The “Kill Chain” sounds like a title to a film, yet this purported leak is very compelling, interesting, informative and also fascinating. It details the steps required to authorize a drone strike on a target in Yemen and the people who it passes through. It also shows that according to a Pentagon study, president Obama signed off on a 60 day authorizations to kill suspected terrorists, but he did not sign off on individual strikes.

According to the documents, there are two steps. Step 1 is choosing the target and step 2 is taking a strike. Step 1 starts from a JSOC task force before going through officials including Leon Panetta who is the Secretary of Defence, a principals committee which includes Hillary Clinton all the way to President Obama. Step 2, in the case of strikes in Yemen, ranges from a JSOC task force all the way to the president of Yemen.

Well yes, this is indeed big, am I surprised? No, the US is addicted to the Find Fix Finish mantra which has made drone strikes popular for the administration. The cache is extensive and it is far too much information to detail here, otherwise this article would be 5000 words long, and few want that.

It will be fascinating to see further developments in the coming days, weeks and also months.

Thank you theintercept for providing us with this information.

Edward Snowden Twitter Notifications Resulted in 47GB of E-mails

NSA whistleblower and US exile Edward Snowden recently joined Twitter – his first act as a new member was to establish himself as the greatest troll of the 21st Century – and within three days he has already accrued a whopping 1.26 million followers, and a very warm welcome from the likes of Neil deGrasse Tyson, WikiLeaks, and Anonymous. His first message – “Can you hear me now?” – was, at the time of writing, retweeted 119,761 times and favourited 114,661 times.

Impressive work, and Snowden was sure to have been basking in his instant Twitter popularity… had he not neglected to stop e-mail notifications.

For every follow, favourite, and retweet, Snowden received an e-mail – and the guy even accepts direct messages from everyone, so imagine how many people have tried to contact him privately –  likely close to 2 million’s worth, filling up his inbox to the tune of 47GB.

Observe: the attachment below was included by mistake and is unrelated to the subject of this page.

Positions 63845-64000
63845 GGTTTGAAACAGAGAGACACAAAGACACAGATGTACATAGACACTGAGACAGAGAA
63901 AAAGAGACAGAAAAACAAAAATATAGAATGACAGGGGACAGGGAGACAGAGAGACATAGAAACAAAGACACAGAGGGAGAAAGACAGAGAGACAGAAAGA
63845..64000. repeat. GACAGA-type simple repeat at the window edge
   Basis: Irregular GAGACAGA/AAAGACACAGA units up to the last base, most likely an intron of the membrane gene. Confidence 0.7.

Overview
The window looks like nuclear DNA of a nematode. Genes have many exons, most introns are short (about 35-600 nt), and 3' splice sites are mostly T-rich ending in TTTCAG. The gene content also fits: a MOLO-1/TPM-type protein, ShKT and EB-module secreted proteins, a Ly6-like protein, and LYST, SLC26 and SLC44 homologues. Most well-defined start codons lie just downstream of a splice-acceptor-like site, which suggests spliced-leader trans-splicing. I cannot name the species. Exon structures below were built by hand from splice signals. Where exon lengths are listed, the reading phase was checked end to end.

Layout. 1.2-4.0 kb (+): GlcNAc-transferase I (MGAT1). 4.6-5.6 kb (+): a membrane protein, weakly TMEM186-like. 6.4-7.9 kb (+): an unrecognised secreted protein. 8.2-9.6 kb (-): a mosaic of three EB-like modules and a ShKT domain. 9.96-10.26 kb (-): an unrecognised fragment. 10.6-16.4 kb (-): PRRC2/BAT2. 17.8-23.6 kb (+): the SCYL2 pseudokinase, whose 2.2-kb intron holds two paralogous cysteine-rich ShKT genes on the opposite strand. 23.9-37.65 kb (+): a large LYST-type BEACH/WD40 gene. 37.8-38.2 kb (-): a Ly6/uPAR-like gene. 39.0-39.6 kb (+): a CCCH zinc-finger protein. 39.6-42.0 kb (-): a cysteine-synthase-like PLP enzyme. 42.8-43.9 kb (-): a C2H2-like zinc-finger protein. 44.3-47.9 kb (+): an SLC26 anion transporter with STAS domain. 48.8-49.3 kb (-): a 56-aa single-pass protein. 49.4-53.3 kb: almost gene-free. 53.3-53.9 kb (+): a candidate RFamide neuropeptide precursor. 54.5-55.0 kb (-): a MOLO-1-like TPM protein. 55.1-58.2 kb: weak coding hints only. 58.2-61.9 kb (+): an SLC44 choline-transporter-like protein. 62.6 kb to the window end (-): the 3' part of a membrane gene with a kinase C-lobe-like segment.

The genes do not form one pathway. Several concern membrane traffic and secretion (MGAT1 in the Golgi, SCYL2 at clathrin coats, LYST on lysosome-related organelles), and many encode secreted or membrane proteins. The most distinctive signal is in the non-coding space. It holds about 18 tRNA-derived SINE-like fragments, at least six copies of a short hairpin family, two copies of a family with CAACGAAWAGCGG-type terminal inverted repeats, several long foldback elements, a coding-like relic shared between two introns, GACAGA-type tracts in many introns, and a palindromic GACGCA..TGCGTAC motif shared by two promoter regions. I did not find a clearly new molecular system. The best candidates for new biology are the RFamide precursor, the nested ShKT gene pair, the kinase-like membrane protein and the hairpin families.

Snowden, a former CIA employee and National Security Agency contractor has been exiled to Russia since 2013, when he leaked classified information revealing the scope of the NSA’s mass surveillance program. He is now director of the Freedom of the Press Foundation, a non-profit organisation which aims to protect the rights of journalists.

Whistleblower Who Posted Sensitive Materials to 4Chan Not Taken Seriously

A former employee of Australia’s Department of Defense, who held fellow countryman Julian Assange up as an idol, posted sensitive materials he stole from the workplace to 4chan, where no one took him seriously (and called him “newf*g”, presumably). 21-year-old Michael Scerba uploaded documents related to the Five Eyes spying program – which is an initiative that combines the surveillance powers of the NSA (US), GCHQ (UK), CSEC (Canada), ASD (Australia), and GCSB (New Zealand) and has existed since the end of the Second World War – to 4chan in October 2012. The post had only 14 replies, described by Scerba as “a bunch of ‘fake and gay’ remarks”. Classy guy, sounds like he would have fit in well there.

At the time, Scerba said of his leak, “I release(sic) what I feel should be in the media: bombings, civilian deaths, actions of the ‘terrorists’ that just aren’t reported in the media.” As his 4chan post didn’t hit in quite the way Scerba has hoped, it was unlucky for him that one of the few people to see it was an employee of Australia’s intelligence service, who then alerted authorities.

Scerba’s materials were genuine, though, and the now 25-year-old is facing a Supreme Court trial in Australia for accessing and leaking confidential information. Since the trial will feature confidential information as evidence, making at least some of the process private, with documents related to the case to be destroyed 28 days after the end of the hearing, which has stirred civil rights activists into quite the frenzy.

Thank you Engadget for providing us with this information.

Apple Co-Founder Steve Wozniak Proclaims Edward Snowden “a Hero”

Steve Wozniak, who co-founder Apple with Steve Jobs, has celebrated NSA whistleblower Edward Snowden, calling him a “total hero” who “gave up his own life […] to help the rest of us.” In an interview with ITP.net, Wozniak celebrated Snowden and his work – not for the first time – praising him for following “his own heart”.

In the interview, when asked if he considered Snowden to be a hero or villain, Wozniak replied: